INDIANAPOLIS — For a while, the NFL’s philosophy on drafting running backs was patience. Wait until the later rounds where there was still plenty of depth and talent at the position. Then, star players began returning to the top of the board. Ezekiel Elliott, Todd Gurley and Leonard Fournette were gobbled up early and gave teams immediate returns.
Will Penn State’s Saquon Barkley be the next of that bunch? And more to the point, will he do so as a Giant?
Dave Gettleman, general manager of the Giants, said he has no aversion to taking a running back with the second overall pick.
“The bottom line is, is the guy a football player?” he asked. “This whole myth of devaluing running backs, I find it kind of comical. At the end of the day, if he’s a great player he’s a great player. It doesn’t matter what position it is.”
Barkley may be that great player. Most analysts have him as the top prospect in the draft talent-wise and potential-wise. And the Giants certainly can use a running back who can help not only their group production, but also their passing game.
“The position in general, I have a high opinion of what a running back brings to your offense,” head coach Pat Shurmur said. “But I also have a very high opinion that that guy has to be able to run the ball, he has to be able to pass protect, and he has to be able to catch… I think the running back is a huge weapon in the passing game whether you look down the field and check it down or you dedicate throws to the runner.”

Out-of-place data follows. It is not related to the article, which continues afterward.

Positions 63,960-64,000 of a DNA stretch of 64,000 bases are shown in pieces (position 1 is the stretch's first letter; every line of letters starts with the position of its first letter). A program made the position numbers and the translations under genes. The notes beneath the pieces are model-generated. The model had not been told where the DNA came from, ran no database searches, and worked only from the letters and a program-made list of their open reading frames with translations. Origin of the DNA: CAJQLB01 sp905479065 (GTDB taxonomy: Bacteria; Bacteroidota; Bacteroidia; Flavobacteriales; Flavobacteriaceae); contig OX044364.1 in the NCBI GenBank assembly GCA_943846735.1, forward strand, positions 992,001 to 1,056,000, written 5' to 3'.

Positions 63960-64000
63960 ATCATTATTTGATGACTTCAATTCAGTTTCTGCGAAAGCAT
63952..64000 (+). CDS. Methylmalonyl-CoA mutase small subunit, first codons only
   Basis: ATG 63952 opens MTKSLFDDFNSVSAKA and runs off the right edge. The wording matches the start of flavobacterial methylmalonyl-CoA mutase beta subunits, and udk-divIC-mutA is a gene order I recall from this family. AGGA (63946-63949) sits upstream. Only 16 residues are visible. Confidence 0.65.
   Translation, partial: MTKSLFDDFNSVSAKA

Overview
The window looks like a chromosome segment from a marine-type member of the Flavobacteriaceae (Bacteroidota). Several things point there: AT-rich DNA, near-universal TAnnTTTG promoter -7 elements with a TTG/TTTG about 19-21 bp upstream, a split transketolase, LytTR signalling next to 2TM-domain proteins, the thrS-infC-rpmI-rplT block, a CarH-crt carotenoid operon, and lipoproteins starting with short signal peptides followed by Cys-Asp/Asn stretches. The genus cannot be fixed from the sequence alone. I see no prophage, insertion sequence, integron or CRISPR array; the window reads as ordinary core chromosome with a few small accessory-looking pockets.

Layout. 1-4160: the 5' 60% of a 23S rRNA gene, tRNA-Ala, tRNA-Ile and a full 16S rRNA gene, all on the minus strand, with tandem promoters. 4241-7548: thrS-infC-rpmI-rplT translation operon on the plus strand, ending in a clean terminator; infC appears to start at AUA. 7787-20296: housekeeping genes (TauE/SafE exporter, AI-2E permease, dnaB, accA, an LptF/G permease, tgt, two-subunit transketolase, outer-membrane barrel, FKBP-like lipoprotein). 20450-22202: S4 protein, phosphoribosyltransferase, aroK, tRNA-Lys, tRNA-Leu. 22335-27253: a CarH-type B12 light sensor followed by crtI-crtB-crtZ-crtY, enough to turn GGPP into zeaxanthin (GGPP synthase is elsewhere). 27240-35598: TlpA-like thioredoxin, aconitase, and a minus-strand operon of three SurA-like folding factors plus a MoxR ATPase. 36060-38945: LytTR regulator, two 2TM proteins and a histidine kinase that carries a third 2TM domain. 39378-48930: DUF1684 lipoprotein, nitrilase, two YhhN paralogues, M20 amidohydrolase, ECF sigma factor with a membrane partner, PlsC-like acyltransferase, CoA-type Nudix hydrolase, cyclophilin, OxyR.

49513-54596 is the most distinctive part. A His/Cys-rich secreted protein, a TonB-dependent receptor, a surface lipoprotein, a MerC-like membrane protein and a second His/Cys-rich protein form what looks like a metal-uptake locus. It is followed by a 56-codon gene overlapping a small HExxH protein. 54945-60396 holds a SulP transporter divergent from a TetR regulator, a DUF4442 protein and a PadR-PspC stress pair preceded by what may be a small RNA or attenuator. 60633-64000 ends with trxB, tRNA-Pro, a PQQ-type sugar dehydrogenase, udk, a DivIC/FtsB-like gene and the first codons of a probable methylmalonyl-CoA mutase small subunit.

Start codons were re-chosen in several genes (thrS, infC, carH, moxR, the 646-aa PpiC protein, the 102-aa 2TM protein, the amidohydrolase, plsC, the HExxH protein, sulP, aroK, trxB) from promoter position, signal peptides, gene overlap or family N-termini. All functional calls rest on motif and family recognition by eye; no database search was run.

Barkley can do that.
“Oh yeah,” Shurmur said. “Most of the top-flight runners can catch the ball and that’s what makes them top-flight.”
Shurmur also was quick to point out that with running backs, it “takes a village.” That means he’d like to ideally have two backs or more who can handle the job. The Giants have selected a running back in each of the past two drafts – Paul Perkins and Wayne Gallman – and also have rights to pending free agent Orleans Darkwa for another few weeks if they decide to retain him. Any of them might make lovely accessories to Barkley.
“The best scenario in my mind at running back is when you have a 1, 1-A deal,” Shurmur said. “And as a play-caller you can’t be worried about what plays you are calling because this guy can’t catch or this guy can only run the ball, because you know what, the defense knows all that too. So you have to have a guy at my opinion at running back who is a multi-dimensional guy.
“Really I have no use for any offensive skill player who can’t catch, and running back is no different.”